What did you major in?
History and environmental studies. I never imagined it as a career. It was just a passion, and one thing led to another, and here I am.
What is the biggest challenge you have faced as president of the HSUS?
It’s hard to think of just one challenge because we work on so many different issues. I do think that unifying the movement is tremendously important. You know there are lots of different groups and lots of different attitudes about how we should help animals. There are people who are passionate about feral cats. There are people who are passionate about rescue, spay and neuter, rabbit rescue, breed rescue. There are groups that work on farm animals and animal testing and research and rodeo and wildlife and wildlife rehab—I mean you name it. I think that really my goal with HSUS is to create a powerful mainstream animal-care and advocacy organization that represents the broader movement’s interests and puts the issue of animal protection high on the national radar screen.
What is the first thing you would like to see President Obama do in relation to animals?
Certainly we are hoping he adopts a dog from a shelter or breed-rescue group as far as personal behavior. There’s the larger issue of policy. We would like him to appoint a White House liaison for animal protection. He has done something like this by creating a position for Carol Brown to organize global warming—[make an] interagency effort. It’s time for the federal government to make animal protection a much higher priority interest, and I think the creation of the White House liaison would be very important because there are so many different programs related to animals. And the USDA has many of them, but it needs to be elevated outside of any one agency.
Would you be personally interested in serving as the White House’s liaison for animal protection?
Personally, no, because HSUS has the ability to change the big picture for animals—you know, with corporate America within the federal government, within the states. I mean I can do a lot more as president as HSUS than I can as a politician or an agency person because you know we are a powerful group: a $130-million-a-year organization with 10 million members. I want us to be one of the most powerful advocacy organizations in the nation. I think we have that potential.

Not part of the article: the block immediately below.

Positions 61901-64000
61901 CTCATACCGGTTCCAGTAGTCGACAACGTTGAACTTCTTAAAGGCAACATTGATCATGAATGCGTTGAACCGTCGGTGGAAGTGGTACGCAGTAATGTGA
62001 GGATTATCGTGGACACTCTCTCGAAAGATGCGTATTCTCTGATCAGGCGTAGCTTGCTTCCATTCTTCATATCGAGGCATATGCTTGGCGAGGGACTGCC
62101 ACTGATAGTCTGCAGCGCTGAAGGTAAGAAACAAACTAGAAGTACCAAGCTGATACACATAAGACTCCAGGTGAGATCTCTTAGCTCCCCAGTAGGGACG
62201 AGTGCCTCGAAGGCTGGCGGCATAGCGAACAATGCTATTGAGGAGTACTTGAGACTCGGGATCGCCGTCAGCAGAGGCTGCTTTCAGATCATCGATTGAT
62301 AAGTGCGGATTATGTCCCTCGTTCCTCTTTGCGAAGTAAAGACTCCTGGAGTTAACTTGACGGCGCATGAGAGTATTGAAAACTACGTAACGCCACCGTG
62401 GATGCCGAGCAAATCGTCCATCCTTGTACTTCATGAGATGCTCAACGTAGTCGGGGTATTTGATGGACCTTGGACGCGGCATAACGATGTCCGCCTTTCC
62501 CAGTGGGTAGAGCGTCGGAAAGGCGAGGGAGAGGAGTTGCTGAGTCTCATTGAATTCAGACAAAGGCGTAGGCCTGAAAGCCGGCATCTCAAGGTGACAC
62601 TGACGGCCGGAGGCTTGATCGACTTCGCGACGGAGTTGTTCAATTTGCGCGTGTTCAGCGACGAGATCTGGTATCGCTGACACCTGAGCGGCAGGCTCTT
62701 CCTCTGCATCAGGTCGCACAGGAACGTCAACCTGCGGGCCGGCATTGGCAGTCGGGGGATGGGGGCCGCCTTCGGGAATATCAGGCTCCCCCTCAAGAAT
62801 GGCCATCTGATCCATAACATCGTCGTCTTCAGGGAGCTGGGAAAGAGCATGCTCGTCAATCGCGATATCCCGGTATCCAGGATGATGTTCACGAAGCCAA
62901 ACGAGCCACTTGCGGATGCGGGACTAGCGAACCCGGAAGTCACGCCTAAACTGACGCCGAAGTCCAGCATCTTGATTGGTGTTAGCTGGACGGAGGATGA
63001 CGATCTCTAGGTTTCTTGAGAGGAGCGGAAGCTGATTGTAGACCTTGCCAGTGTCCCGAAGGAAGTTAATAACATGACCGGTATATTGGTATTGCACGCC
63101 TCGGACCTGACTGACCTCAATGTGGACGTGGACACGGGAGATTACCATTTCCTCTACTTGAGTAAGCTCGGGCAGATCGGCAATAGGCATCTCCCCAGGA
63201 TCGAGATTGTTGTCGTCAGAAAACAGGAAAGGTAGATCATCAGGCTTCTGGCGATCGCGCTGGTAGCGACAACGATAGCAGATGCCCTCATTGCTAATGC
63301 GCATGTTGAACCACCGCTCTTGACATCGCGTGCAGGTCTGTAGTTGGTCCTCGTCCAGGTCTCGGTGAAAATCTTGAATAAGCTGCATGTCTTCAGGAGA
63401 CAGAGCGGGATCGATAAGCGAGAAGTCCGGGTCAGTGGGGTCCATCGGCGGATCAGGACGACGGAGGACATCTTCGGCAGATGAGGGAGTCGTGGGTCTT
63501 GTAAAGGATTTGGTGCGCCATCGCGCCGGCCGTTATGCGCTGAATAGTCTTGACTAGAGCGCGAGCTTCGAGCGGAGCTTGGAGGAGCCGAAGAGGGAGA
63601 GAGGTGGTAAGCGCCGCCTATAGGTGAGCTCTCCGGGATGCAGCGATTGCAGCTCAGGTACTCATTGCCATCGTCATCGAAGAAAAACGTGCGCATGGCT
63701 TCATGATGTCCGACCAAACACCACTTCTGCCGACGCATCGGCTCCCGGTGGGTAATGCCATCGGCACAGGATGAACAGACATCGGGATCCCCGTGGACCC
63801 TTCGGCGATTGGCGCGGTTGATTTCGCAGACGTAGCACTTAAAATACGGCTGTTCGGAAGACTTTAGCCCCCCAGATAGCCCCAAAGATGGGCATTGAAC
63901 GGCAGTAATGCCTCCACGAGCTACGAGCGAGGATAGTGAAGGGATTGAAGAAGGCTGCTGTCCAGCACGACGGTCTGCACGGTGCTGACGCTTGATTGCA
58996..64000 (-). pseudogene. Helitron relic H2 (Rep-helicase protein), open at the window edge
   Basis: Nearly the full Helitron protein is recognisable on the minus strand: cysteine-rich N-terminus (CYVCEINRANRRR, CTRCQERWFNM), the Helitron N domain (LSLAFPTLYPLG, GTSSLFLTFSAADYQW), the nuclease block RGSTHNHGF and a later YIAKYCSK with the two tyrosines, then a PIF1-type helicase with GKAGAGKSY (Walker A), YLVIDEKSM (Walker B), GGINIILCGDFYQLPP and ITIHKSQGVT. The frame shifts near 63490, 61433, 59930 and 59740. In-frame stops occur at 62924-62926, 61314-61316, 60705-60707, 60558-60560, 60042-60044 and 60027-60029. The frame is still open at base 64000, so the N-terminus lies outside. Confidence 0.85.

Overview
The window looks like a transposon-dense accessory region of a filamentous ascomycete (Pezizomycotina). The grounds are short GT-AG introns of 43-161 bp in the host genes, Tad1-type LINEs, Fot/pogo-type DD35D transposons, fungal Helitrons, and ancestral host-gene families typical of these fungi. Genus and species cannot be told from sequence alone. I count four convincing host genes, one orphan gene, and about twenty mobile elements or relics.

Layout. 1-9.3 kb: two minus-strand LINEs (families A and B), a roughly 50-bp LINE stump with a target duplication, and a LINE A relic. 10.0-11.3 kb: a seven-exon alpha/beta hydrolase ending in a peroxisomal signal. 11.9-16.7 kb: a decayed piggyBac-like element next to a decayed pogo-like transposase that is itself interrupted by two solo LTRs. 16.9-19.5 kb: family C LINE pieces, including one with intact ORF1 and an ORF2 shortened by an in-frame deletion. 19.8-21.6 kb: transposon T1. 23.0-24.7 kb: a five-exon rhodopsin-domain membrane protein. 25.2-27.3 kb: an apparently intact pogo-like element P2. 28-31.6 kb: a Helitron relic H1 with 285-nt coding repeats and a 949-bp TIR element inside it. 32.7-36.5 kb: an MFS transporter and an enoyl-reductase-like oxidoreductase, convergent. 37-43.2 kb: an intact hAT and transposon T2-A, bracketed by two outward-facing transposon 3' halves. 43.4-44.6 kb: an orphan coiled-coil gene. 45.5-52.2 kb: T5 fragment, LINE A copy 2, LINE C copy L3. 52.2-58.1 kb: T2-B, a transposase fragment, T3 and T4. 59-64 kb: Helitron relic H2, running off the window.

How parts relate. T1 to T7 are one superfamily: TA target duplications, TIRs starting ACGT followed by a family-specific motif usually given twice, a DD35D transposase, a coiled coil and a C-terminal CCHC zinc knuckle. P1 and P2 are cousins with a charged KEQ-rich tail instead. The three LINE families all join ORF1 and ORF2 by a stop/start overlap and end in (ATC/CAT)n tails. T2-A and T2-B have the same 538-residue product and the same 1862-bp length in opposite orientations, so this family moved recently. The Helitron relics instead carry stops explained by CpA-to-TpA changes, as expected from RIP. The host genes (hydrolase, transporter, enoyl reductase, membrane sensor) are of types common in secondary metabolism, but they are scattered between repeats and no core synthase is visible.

What kind of impact did you see after Oprah exposed the issue of puppy mills on her show?
I think you know it has been very valuable to have both Oprah and Ellen associating themselves with animal protection, and it just continued the push to have animal protection as a mainstream sensibility. It’s almost impossible now to say you are not in favor of fighting animal cruelty.
How has the fallout from Oprah and Ellen’s raising of awareness affected HSUS and other animal-welfare groups?
I think what it did was energize us on the issue, and it energized many other groups that can continue to drive the issue forward. It helped to recruit ground troops in the effort to fight puppy mills. And last year we passed three state laws on puppy mils, which was the first time in a number of years that we have had any significant progress in that arena. And we also passed the federal ban of import of puppies from foreign puppy mills, which is a very big deal.
We hope Obama works to see that that is enforced, and that is one of our [items in our] 100-point Change Agenda for Animals, which we released last week on our website. It was released on my blog and Michael McCarran, my colleague’s, blog. So you might want to take a look at that if you haven’t seen that. We have done six investigations into puppy mills in the last 18 months, and all of them have really popped. The Pets of Bel Air investigation led to grassroots movement in Los Angels, which I think has now shut down puppy sales from seven pet stores and [led to] all sorts of great outcomes—a new federal law, several state laws, lots of grassroots action, much more awareness, the Oprah thing.